The ECWBA BLOG editor asked me to write a few words about the “Future of Beekeeping” breakout session at the Marathon County Beekeepers seminar last Saturday, but frankly, I’d rather not because what I heard was very disturbing to me. I had hoped to hear about an improved environment with large swaths of pollinator forage planted among the monoculture crops, improved genetics through selective breeding programs, and a decrease in pesticide use, particularly the neonics. But there was no talk about improved nutritional conditions or a decrease in pesticide use.
The speaker started his talk about a commercial honey producer that states he is not a beekeeper. He is a honey producer. This honey producer purchases all new bees every year, and has a special bee shredder to blow the bees into after his pollination contracts are fulfilled for the season. He doesn’t want to be bothered with trying to keep bees alive over winter. Pollination + honey = profit. What ran through my mind was the hope that there would be a shredder for him when his productive days were at an end. I pretty much stopped listening at that point.
I did tune in when he talked about artificial insemination because that’s going on today in order to maintain “pure”, and to develop “improved”, strains of bees with natural bee genetics. (My first queen was “Joe Latshaw” Carniolan.) Pure Carniolan, or Russian, or Italian semen injected into a pure queen of the same race, or cross-breeding to bring desirable natural traits forward (VSH, Ankle Biter, etc.), I’m okay with that. But when the trail headed into genetic engineering and modification to make designer bees, I checked out again. (I have read articles about Bayer and Monsanto attempting to design a GMO honey bee that’s “Round-up Ready”.) I am totally against unnatural tinkering with life forms of every kind. Obviously some people think that’s great, I’m not in that camp and pretty sure I never will be.
The next thing was a talk about overwintering bees in caverns and caves. He had explored a 17 mile long cavern and somewhere in there found the “perfect spot” with a consistent “perfect” temperature for the bees to overwinter. Not too hot, not too cold, just right. But it was a bit low on oxygen so fans were installed to bring more oxygen to the area. BUT, how did they know it was “just right” and low on oxygen? Sensors! Hundreds of micro sensors in every hive. Keep the temperature right, the oxygen right, the humidity right, the amount of food right……….what could go wrong?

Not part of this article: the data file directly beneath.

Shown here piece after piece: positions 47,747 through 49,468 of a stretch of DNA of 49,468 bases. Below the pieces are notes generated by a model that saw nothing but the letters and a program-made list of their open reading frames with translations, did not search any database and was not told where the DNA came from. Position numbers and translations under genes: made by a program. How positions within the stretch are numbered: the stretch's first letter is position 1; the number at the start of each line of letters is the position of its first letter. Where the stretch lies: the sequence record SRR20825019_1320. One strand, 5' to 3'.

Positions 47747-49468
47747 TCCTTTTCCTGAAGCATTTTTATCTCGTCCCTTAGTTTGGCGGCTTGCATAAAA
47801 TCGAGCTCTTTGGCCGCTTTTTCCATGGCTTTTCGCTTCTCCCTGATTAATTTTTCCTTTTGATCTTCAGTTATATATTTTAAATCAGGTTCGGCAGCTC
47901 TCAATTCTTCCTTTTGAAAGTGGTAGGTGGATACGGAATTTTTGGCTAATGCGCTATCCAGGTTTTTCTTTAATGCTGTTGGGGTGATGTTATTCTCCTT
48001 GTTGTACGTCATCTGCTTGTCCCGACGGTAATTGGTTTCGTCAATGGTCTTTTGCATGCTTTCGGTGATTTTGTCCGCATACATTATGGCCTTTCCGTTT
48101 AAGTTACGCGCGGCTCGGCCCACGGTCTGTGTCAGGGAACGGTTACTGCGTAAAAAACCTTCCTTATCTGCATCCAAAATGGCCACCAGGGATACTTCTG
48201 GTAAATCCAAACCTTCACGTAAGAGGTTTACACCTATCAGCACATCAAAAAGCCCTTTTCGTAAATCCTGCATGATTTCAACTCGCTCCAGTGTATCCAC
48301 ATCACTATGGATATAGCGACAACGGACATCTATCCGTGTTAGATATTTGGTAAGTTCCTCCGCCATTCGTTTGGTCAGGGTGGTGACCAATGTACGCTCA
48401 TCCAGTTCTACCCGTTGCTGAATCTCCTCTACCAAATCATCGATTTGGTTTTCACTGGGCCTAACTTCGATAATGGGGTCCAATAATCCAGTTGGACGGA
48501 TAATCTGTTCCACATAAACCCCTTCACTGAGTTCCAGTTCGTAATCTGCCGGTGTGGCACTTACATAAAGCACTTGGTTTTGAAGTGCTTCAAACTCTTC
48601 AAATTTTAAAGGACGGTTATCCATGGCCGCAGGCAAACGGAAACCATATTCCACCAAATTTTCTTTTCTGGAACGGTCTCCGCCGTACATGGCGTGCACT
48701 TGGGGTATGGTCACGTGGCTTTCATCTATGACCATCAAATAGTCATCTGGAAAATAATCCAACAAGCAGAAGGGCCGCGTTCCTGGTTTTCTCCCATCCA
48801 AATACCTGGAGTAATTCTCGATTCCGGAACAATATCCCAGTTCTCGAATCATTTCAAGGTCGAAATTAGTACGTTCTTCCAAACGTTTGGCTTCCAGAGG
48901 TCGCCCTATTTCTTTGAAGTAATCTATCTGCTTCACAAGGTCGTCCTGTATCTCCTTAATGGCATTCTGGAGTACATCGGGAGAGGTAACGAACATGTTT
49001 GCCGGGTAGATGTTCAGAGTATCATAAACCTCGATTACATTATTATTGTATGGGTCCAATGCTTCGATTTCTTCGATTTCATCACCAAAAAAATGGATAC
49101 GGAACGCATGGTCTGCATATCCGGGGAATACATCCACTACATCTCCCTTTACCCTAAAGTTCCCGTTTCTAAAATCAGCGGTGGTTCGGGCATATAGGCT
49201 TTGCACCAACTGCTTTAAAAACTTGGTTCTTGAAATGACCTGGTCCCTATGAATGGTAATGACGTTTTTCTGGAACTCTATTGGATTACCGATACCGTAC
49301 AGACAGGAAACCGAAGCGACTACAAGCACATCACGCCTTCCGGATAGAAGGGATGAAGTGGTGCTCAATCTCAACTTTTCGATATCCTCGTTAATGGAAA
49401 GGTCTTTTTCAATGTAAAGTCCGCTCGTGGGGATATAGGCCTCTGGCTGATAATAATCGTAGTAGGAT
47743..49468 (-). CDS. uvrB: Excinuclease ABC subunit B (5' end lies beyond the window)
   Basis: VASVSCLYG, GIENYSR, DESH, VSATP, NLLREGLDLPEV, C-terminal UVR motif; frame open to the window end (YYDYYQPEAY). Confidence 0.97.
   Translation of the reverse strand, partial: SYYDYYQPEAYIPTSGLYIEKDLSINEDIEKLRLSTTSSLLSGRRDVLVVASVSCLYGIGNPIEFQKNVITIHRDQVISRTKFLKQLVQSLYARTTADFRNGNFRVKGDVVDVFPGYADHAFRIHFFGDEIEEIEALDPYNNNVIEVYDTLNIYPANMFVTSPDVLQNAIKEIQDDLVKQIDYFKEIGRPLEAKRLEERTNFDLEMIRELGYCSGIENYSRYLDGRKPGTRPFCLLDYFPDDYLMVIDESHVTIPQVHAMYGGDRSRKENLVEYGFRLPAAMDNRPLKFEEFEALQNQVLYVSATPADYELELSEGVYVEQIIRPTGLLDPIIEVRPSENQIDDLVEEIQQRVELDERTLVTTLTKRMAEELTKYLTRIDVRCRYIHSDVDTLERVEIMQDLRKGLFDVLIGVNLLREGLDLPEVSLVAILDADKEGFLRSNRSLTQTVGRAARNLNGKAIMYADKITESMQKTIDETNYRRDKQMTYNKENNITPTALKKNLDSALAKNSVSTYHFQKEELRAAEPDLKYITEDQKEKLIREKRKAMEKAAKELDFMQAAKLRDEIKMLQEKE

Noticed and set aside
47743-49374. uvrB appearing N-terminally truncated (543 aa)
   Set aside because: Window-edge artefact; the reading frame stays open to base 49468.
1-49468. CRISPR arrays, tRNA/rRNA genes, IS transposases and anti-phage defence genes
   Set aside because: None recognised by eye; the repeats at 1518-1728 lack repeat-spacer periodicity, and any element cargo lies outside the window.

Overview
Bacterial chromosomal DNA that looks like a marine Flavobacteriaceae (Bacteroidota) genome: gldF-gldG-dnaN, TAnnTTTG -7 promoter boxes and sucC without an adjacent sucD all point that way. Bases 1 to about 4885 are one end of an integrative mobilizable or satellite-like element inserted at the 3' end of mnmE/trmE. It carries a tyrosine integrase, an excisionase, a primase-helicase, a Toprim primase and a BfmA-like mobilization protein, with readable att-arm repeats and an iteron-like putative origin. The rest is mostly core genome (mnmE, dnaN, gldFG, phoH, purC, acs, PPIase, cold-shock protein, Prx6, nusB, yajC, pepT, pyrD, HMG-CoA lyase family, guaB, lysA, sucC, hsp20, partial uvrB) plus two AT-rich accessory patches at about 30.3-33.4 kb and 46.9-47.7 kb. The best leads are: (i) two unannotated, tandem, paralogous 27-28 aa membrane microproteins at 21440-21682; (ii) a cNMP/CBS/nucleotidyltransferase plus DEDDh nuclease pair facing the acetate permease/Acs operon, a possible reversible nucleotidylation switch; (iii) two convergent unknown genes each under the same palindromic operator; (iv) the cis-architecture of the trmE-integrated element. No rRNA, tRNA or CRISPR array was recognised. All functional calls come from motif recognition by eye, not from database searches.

So keeping bees in a cavern for the winter might be all right, and I was sort of okay with what he was talking about, until he started bringing out the orange blossom honey bees because it was time for oranges, and the almond blossom honey bees because it was time for almonds, etc. Designer bees for highest efficiency and profit, genetically modified to withstand the chemicals they’ll encounter, overwintering in environmentally controlled conditions. (And a shredder in case something does go wrong!) Utopia!
These were computer generated models about where technology is heading. I hope to be hanging out with Brother Adam in the big apiary in the sky when that day arrives. I enjoy and plan to stay a beekeeper, not a bee farmer, not a honey producer. I went back to my home apiary and watched the bees for awhile on Sunday. I enjoyed watching them come and go and being the natural honey bees that they are today after 40 million years of adapting to the natural world. That may all change as Man decides that Man knows how bees should be and creates the technology to make it so.
EDITORS NOTE: Gerard, Thanks for the report. any similar opinions were expressed by the seminar attendees.